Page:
There is a constant demand from fish processing plants around the world for good raw materials from the North Atlantic for the production of products for demanding markets. To meet this demand and in view of the large seasonal fluctuations in catches of certain fish species, companies have decided to freeze the raw material for later use. This requires good methods for freezing the raw material, but it is no less important that the thawing of the raw material is good. There are many methods for thawing fish and other seafood. It has been most common to use heat transfer through surfaces with heat transfer or thermal conductivity. These methods are mostly based on the use of water or air as a medium for thawing. Newer methods exist that try to make the process faster and thus deliver a better product to consumers. However, these methods are often costly and involve a great deal of staff specialization. After all, it matters what kind of business it is and how the companies' situation is at any given time when thawing methods and technical solutions are chosen. This report identifies all the major thawing methods and the technical solutions available on the market today, as well as outlining their main advantages and disadvantages.
Thawing of frozen cod fillets
The aim of the project was to study methods for thawing cod fillets in blocks and to find the best and possible method for thawing for markets abroad. The result of the project is to lead to an increase in the quality of products made from frozen raw materials and streamlining of processing which leads to lower production costs. It was also found that the method of tempering (semi-thawing) was realistic, provided that the temperature and time of thawing were adjusted.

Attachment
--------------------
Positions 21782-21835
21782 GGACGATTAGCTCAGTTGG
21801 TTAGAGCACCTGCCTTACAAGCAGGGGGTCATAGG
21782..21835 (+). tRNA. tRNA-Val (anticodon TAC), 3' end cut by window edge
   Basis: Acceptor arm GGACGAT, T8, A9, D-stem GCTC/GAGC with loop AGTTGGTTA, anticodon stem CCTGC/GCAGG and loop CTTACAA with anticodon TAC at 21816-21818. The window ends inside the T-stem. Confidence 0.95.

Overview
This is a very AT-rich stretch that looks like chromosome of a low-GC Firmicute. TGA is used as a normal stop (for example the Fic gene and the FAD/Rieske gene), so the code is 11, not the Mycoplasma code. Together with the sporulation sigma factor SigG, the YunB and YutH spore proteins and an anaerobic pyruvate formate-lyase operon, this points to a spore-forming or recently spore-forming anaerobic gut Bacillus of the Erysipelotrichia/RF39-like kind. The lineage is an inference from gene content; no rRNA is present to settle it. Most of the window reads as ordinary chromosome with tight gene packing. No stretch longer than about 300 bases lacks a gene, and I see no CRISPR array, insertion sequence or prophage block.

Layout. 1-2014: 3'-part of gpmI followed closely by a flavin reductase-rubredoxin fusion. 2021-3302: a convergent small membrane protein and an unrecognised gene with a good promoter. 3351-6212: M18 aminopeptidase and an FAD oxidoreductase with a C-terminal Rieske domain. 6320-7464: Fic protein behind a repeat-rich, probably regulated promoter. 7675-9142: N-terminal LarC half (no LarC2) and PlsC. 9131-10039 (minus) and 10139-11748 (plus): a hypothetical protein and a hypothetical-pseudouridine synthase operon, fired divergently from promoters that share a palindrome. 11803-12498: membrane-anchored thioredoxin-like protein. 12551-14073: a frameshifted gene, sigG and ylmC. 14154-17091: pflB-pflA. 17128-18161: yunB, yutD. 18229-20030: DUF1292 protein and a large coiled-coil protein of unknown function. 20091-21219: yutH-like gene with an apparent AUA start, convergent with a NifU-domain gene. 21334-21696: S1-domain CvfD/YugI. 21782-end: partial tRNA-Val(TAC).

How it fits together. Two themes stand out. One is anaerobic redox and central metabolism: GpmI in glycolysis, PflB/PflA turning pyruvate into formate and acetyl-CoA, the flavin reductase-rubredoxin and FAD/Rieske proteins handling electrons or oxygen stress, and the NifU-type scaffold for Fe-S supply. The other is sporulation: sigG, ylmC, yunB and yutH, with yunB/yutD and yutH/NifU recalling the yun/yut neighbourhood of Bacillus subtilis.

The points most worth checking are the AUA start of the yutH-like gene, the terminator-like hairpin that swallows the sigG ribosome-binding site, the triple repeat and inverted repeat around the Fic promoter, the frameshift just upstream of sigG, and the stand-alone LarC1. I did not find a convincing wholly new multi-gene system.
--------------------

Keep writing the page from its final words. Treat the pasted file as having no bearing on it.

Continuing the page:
The object of the project was to explore methods for thawing of seafrozen codfillets and find the potential methods for thawing. The culmination of the project is to lead to increased quality of products derived from frozen fillets and rationalization of processing, resulting in lower production costs. The main results showed that the best method, of the methods tested, was thawing in water with air circulation. It was also revealed that tempering was realistic, provided to adjust the temperature and time of thawing.
Northern Cereals - New Opportunities
A project on grain farming in the Arctic was carried out between 2013 and 2015. The project was funded by the Nordic-Atlantic Co-operation (NORA). Participants came from Iceland, Northern Norway, the Faroe Islands, Greenland, Orkney and Newfoundland. The purpose of the project was to support grain farming in sparsely populated Nordic areas by testing different barley crops and providing guidelines for farmers and food companies. The most promising barley crops (Kría, Tiril, Saana, Bere, NL) were tested with all participants and measurements were made on yield and quality. The amount of barley harvest varied between regions and years. The average starch content of dried grain was 58%, which is sufficient for the baking industry. Fungal toxins (Mycotoxin) were not detected in the samples sent for analysis. It was concluded that early grain sowing was the most important factor in promoting a good grain harvest in the NORA area. Unit is important to cut the grain early to prevent losses due to storms and birds.